MendoCoastCurent, December 9, 2008
SRI International, an independent, nonprofit research and development organization, demonstrated and tested a buoy-mounted, wave powered generator in the ocean near Santa Cruz, Calif. This demonstration was part of a program sponsored by HYPER DRIVE Corporation, a Japanese company focused on the development of wave powered generators around the world. The generator converts energy from ocean waves to electrical energy.
This wave-powered generator is unique in that it uses SRI’s Electroactive Polymer Artificial Muscle (EPAM™) technology, a rubbery material that can generate electricity by simply being stretched and allowed to return to its original shape. This “artificial muscle” technology can generate electricity directly from the motion of waves without the need for complicated and costly hydraulic transmissions that are typically found in other wave-power generators.
In 2004, the technology was licensed exclusively to Artificial Muscle Inc., an SRI spin-off company. HYPER DRIVE has licensed the background technology for wave power generator applications from Artificial Muscle Inc., and application-related technology from SRI International.
An earlier version of the generator was deployed in August 2007, in Tampa Bay, Florida. The Tampa Bay experiment used a generator design that was intended to show how the EPAM™ technology could supply electricity to existing buoys, such as navigation buoys, and eliminate the need to replace large numbers of costly batteries. In today’s experiment, SRI will test a new design that shows how the technology might be used on a buoy intended to harvest larger amounts of power for use on shore or nearby industries.
The EPAM™ technology allows rubbery polymers to change shape in response to applied electrical energy, much like biological muscles change shape in response to an electrical stimulus. As a generator, the technology operates in reverse — changing the shape of the polymer creates electrical energy. Since this solution requires few moving parts and is based on relatively low-cost polymers, there is great potential for low-cost production of electricity.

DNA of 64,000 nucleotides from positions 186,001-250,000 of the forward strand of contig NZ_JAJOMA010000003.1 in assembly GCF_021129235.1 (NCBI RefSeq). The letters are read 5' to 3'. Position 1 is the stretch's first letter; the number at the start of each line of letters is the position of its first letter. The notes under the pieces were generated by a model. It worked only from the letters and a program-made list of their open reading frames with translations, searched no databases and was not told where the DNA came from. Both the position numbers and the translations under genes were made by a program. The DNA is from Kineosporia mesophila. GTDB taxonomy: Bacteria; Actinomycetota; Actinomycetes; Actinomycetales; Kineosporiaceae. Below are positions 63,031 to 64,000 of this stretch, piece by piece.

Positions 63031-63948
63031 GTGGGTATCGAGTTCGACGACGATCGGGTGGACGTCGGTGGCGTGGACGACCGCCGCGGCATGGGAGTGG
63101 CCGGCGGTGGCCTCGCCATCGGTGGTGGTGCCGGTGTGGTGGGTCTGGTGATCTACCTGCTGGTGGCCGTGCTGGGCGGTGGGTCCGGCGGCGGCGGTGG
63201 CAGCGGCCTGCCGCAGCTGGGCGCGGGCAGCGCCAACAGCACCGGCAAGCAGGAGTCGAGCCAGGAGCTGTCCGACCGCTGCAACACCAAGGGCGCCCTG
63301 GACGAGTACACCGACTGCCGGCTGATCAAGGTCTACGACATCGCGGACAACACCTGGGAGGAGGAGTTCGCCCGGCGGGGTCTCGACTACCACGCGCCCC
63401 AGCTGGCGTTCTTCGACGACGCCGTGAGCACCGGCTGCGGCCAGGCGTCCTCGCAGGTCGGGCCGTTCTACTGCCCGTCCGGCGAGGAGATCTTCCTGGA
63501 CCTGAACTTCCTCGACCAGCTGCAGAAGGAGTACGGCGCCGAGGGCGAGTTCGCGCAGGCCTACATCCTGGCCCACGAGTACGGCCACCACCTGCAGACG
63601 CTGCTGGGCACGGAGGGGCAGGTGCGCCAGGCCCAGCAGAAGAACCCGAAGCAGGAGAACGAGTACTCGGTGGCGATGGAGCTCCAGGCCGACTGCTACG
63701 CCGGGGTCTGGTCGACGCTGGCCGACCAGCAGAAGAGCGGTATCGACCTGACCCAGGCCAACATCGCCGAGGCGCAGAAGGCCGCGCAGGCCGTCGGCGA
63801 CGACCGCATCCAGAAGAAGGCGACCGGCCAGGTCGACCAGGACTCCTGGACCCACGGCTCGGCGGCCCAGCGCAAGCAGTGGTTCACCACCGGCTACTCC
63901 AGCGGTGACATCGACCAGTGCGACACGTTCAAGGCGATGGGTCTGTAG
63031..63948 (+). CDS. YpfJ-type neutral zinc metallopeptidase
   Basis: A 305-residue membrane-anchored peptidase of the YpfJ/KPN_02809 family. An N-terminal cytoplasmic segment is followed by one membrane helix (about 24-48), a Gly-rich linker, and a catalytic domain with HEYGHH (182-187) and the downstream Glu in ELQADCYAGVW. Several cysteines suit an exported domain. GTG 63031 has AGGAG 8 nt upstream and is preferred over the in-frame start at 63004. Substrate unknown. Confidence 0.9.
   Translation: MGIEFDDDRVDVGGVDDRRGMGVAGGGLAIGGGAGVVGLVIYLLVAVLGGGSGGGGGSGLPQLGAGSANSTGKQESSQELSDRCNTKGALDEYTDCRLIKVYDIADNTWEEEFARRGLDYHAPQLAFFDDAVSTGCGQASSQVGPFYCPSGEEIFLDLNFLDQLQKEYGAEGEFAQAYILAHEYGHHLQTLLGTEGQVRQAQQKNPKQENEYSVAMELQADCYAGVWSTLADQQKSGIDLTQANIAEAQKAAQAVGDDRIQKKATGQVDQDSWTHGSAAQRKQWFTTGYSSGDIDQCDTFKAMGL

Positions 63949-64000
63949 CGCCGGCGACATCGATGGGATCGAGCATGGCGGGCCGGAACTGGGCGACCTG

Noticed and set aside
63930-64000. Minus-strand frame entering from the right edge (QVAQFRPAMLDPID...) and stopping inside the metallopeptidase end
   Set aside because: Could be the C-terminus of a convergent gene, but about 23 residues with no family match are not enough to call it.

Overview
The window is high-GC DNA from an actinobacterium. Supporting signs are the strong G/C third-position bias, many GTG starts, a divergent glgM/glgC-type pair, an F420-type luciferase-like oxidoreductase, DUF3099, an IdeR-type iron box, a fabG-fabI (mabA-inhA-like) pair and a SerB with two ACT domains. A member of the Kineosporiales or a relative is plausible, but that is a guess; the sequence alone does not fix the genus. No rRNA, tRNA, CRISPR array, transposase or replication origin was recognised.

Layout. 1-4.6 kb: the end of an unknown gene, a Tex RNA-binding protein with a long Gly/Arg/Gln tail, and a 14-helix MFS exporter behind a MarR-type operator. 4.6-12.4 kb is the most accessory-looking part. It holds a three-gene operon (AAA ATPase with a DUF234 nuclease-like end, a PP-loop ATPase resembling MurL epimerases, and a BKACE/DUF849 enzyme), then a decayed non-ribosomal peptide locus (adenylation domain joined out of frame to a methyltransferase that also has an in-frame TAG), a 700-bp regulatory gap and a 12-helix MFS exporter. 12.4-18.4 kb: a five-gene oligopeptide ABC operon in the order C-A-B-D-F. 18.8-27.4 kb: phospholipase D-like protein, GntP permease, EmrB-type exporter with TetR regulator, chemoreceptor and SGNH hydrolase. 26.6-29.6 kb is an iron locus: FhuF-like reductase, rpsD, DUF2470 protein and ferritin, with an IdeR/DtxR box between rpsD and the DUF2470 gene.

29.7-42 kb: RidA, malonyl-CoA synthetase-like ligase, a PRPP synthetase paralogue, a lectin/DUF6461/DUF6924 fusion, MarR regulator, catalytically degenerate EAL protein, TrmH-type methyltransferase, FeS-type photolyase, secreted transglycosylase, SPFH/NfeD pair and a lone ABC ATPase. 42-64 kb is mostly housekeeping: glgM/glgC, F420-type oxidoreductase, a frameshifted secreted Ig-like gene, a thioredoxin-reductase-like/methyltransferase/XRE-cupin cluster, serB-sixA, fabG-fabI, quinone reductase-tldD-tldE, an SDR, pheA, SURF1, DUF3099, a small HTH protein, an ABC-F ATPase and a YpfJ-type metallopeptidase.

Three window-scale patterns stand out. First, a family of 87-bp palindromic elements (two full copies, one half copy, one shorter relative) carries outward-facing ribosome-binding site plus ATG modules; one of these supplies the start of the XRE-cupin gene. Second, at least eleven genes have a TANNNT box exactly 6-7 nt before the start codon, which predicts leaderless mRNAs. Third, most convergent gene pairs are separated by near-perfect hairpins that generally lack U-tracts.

“In our first demonstration we proved that SRI’s wave-powered generator could be mounted on a typical buoy and operate in a marine environment,” said Philip von Guggenberg, director of business development, SRI International. “For this demonstration, we will test a new design that we anticipate will produce greater amounts of energy in harbors and bays, as well as unprotected ocean waters. For this reason, this year’s test location was selected to be off the coast of Northern California.”
“HYPER DRIVE is excited to see the new wave powered buoy design and the results it will produce,” said Shuji Yonemura, CEO, HYPER DRIVE. “We look forward to seeing this technology at work in an ocean environment.”
Although the power output of the buoy is still quite modest, the same basic design can be used to produce significantly greater amounts of power. The long-term goal of this development is to design a system that will supply electricity to the buoy or to feed the power grid on land. The wave powered generator tested today in the Pacific Ocean could, in time, produce many kilowatts of power from a relatively small buoy.
HYPER DRIVE Corporation, founded in 2006, is a venture-backed startup company based in Tokyo, Japan. The company is focused on the application of EPAM™ to wave power generation. HYPER DRIVE is the only company to commercially develop SRI’s EPAM™ technology for wave powered generation. The company is planning large scale (hundreds of watts or several kilowatts) sea trials in Japan in the near future. HYPER DRIVE has been developing other water-based EPAM™ generators including a watermill generator, and continues to focus on developing power-generating systems using water, wind, and other renewable energy. In December 2007, HYPER DRIVE won the “best paper award” at the Eco Design Fifth International Symposium on Environmentally Conscious Design and Inverse Manufacturing.
Artificial Muscle, Inc. (AMI) is a high-technology company that designs and manufactures actuator and sensing components based on the new technology platform called electroactive polymer artificial muscle (EPAM™). AMI was founded by SRI International, which is a Silicon Valley nonprofit research and development institute that has a history of more than 60 years of developing advanced technologies, to exclusively commercialize artificial muscle technology. EPAM™ technology was developed at SRI over a 12-year period. AMI became an independent company in early 2004 with venture fund financing from Vanguard Ventures, ARCH Venture Partners, and NGEN Partners.